The Personal Blog of Stephen Sekula

Acts of Discovery Require Failure

All of the speakers at the TEDxSMU-sponsored "Loyd on the Lawn" event. Rain drove us into a breezeway but the power of Loyd Commons drew a crowd for a fun night of ideas!
All of the speakers at the TEDxSMU-sponsored “Loyd on the Lawn” event. Rain drove us into a breezeway but the power of Loyd Commons drew a crowd for a fun night of ideas! Photo by TEDxSMU.

The following is the underlying text I wrote as the basis for a talk at the TEDxSMU-sponsored event, “Loyd on the Lawn.” It was held at Loyd Residential Commons at SMU, where I was invited to give a short (~10-minute) talk last Sunday night. Enjoy!

Introduction – what I do and tour guide/discovery

Jodi snapped this picture of me in the middle of my talk. No, this is not prom.
Jodi snapped this picture of me in the middle of my talk. No, this is not prom.

I am a Professor of Physics here at SMU. While I love teaching physics, my primary activity is research. What do I study? I study the building blocks of the cosmos, the forces that bind them together into the cosmos, and how the cosmos has evolved from the first moments of its existence and through the vast 13.7 billion years since its birth. I am humbled and honored to be able to do what I do. When I was a graduate student I was also a part-time tour guide at a National Laboratory. As I closed my tours, I used to tell my tour groups that I would be pleased to experience one single act of major discovery before I die.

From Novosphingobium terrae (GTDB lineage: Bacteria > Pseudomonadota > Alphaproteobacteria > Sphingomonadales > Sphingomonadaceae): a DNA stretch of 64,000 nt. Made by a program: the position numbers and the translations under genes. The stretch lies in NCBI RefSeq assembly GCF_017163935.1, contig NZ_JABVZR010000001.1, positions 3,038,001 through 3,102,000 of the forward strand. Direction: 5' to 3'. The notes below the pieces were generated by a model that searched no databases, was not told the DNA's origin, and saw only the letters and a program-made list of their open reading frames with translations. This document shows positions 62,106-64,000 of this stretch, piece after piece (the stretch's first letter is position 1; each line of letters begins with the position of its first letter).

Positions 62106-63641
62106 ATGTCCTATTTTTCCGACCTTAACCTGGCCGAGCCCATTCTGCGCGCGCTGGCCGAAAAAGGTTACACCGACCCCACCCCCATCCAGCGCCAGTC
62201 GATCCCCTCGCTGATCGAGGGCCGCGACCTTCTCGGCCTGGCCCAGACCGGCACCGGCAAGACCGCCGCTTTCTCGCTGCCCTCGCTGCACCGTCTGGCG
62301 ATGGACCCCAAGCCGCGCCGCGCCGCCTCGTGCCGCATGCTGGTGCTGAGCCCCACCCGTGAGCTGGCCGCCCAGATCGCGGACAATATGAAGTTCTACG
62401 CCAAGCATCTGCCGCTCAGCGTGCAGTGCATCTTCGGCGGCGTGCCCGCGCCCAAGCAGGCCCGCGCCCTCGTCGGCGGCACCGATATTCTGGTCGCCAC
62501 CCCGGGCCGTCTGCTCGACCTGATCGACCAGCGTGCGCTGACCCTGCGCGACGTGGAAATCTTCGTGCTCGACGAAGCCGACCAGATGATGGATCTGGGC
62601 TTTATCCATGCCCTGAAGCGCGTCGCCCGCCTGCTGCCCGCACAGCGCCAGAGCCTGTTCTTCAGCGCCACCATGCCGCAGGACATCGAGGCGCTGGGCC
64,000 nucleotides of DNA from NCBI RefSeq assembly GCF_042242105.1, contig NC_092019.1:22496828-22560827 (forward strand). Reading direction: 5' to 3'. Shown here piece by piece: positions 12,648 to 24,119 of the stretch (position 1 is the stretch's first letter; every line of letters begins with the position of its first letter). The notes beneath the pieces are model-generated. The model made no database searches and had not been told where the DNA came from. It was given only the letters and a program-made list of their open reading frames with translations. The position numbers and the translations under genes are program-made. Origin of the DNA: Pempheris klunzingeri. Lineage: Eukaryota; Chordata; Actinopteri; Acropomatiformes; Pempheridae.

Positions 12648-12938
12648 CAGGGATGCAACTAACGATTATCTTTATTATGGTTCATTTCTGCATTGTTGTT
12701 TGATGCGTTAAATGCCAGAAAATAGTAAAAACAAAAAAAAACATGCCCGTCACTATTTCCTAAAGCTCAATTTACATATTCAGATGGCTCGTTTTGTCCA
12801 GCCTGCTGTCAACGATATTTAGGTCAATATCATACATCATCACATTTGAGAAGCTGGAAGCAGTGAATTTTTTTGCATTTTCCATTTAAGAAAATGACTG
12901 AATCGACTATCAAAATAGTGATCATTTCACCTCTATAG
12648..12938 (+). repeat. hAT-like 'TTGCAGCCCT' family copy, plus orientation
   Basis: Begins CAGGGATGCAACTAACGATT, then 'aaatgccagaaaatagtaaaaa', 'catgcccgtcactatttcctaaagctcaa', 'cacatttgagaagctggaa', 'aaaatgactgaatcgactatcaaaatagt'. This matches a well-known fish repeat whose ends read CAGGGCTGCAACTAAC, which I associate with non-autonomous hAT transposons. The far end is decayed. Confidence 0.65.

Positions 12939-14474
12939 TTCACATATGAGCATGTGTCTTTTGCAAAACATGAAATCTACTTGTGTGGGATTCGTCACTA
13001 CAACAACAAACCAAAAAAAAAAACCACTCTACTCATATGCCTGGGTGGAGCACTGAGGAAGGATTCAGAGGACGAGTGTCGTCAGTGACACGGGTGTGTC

Two major discoveries – Higgs… but first, 2008

Since those idealistic days, I have had the humbling experience of being involved in two major discoveries. The first happened in 2008 and the second in 2013. The second one is the one that gets all the headlines; a new particle was discovered in 2012 at the CERN Laboratory in Geneva, Switzerland. It was believed to be the Higgs Boson, the long-sought and elusive subatomic particle whose existence was predicted in 1964 and helps explain the origin of mass in the universe. In 2013, I was part of a large team of physicists racing to measure its properties, and indeed we confirmed this particle was THE Higgs Boson. This discovery helped earn some of the 1964 proponents of the particle the 2013 Nobel Prize in Physics.

However, I’d like to share with you today the 2008 discovery, which was a learning experience for me as a young scientist. It was a discovery that taught me about being prepared, about focusing down and going deep into a subject, and about the role that failure often plays in the act of discovery.